“Perhaps [Creative Writing] students will be independent practitioners of the craft of writing, those who create content, publish it, and market it themselves,” Bailey says.
The success of “indie authors”—those who are or want to get into self-publishing—depends on skill sets in digital media, page layout, and marketing, for a start. However, brick-and-mortar publishing houses also expect aspiring authors to be social media savvy. So where does this leave authors entering the fray in 2013?
Thankfully for many emerging writers the established industry practices, although some would argue archaic, are far from extinct. However, publishing houses are dealing with continually shrinking margins and many are under greater financial constraints than ever. The marketplace has also become extremely crowded, with large bookstore chains, like Chapters displaying only the books most likely to sell (established or award-winning authors already on bestseller lists).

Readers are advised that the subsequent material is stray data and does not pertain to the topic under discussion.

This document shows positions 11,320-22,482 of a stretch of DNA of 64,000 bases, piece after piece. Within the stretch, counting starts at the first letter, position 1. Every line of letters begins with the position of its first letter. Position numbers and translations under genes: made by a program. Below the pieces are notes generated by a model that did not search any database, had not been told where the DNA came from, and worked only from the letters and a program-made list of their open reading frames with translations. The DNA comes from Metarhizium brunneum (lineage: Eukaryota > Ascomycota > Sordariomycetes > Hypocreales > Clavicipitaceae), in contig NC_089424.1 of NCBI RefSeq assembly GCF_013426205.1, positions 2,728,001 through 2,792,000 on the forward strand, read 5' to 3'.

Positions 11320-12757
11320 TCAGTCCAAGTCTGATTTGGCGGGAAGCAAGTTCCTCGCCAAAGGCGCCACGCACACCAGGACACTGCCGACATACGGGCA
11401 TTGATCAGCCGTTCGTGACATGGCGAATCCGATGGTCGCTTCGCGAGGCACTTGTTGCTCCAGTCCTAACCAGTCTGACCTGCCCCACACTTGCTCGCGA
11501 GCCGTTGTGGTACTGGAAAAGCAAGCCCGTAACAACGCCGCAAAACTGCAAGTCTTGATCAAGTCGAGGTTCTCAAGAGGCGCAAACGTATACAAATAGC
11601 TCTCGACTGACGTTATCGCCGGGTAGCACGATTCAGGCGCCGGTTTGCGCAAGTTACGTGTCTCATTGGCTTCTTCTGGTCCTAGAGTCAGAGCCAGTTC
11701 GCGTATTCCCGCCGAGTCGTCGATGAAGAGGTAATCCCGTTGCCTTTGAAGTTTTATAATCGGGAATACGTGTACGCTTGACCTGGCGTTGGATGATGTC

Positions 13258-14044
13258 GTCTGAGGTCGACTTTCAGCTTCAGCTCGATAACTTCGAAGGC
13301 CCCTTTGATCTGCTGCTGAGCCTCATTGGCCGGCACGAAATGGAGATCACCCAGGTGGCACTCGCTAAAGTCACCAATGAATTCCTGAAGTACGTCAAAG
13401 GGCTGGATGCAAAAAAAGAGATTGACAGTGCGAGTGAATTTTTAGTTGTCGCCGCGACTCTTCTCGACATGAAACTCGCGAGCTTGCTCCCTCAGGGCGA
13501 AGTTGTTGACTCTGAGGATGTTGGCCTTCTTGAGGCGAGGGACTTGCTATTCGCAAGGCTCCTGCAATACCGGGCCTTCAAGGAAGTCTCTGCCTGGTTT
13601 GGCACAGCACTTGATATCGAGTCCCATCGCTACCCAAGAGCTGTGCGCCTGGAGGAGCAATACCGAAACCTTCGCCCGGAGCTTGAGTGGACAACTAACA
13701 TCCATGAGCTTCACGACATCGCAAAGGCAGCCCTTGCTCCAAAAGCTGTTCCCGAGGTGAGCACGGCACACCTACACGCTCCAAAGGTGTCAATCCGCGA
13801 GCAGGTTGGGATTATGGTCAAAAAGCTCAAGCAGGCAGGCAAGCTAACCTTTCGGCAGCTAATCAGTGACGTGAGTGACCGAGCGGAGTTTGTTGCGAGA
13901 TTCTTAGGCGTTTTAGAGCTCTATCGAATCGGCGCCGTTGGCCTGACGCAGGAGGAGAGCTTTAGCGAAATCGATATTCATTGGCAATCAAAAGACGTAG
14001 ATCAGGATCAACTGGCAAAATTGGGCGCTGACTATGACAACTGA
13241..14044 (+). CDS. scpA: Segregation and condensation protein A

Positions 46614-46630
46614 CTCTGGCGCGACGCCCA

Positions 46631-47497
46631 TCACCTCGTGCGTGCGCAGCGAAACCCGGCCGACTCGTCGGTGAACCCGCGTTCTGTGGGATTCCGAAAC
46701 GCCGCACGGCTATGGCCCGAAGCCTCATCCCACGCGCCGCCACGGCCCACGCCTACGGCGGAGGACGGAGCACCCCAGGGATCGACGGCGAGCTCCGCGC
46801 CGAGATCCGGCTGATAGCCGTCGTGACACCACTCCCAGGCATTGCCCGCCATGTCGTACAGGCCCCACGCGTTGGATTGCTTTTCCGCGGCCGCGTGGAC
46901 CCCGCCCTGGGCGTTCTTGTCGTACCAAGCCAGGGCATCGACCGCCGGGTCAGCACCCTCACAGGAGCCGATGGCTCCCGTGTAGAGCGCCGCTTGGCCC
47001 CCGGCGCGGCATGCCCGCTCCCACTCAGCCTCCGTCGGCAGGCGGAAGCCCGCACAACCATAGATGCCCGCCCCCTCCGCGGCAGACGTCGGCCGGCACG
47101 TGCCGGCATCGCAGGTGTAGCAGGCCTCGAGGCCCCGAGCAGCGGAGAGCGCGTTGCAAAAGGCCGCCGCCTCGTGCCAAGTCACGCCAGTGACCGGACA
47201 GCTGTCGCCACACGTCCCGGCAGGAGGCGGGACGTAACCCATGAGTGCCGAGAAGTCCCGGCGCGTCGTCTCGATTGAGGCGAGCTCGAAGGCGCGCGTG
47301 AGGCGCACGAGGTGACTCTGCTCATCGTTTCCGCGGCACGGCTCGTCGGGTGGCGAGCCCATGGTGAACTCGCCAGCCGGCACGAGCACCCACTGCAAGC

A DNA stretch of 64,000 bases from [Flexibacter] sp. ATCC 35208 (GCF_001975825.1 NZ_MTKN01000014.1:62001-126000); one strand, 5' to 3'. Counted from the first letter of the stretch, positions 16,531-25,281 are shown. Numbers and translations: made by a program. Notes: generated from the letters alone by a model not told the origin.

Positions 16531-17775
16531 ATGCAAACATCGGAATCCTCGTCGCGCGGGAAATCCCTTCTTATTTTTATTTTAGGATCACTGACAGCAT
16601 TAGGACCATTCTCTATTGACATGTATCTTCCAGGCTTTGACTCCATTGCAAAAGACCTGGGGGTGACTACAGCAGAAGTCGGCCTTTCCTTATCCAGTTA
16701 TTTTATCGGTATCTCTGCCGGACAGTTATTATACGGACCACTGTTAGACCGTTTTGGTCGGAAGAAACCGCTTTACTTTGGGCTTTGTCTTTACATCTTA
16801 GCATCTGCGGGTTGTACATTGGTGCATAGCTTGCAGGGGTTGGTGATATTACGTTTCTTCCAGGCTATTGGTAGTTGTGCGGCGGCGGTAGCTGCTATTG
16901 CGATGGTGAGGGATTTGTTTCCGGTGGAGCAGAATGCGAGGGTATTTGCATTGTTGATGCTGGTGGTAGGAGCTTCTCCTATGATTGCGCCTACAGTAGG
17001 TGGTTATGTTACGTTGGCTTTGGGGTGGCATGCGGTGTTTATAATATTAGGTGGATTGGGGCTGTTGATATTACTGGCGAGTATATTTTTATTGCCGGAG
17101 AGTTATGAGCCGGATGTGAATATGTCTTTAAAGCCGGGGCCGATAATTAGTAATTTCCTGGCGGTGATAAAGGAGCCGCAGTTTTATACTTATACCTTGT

Meanwhile, many newspapers, magazines, and other “old” media formats are slashing their review sections. All of this makes it more risky for presses to take on new and unproven authors. More often than not, decisions come down to sales forecasts and hard numbers, whereas in the past a publisher might have relied to a greater extent on gut instinct.
Veteran publishing agent and consultant, Robert Mackwood, a Vancouver-based insider specializing in non-fiction, has witnessed many of these changes. “In Canada, the retail bookstore market, which is still the biggest repository of new books, has been contracting for many years, and as Internet e-tailers bloom and expand it makes for an even smaller distribution network. This newer economic model has caused chaos for publishers while costing out an acquisition. Add in a consumer with increasing choices for their entertainment dollar, and more recently the advent of e-books with a brand new business model, and the results are a marketplace that makes acquisition choices even more discreetly and definitively,” says Mackwood.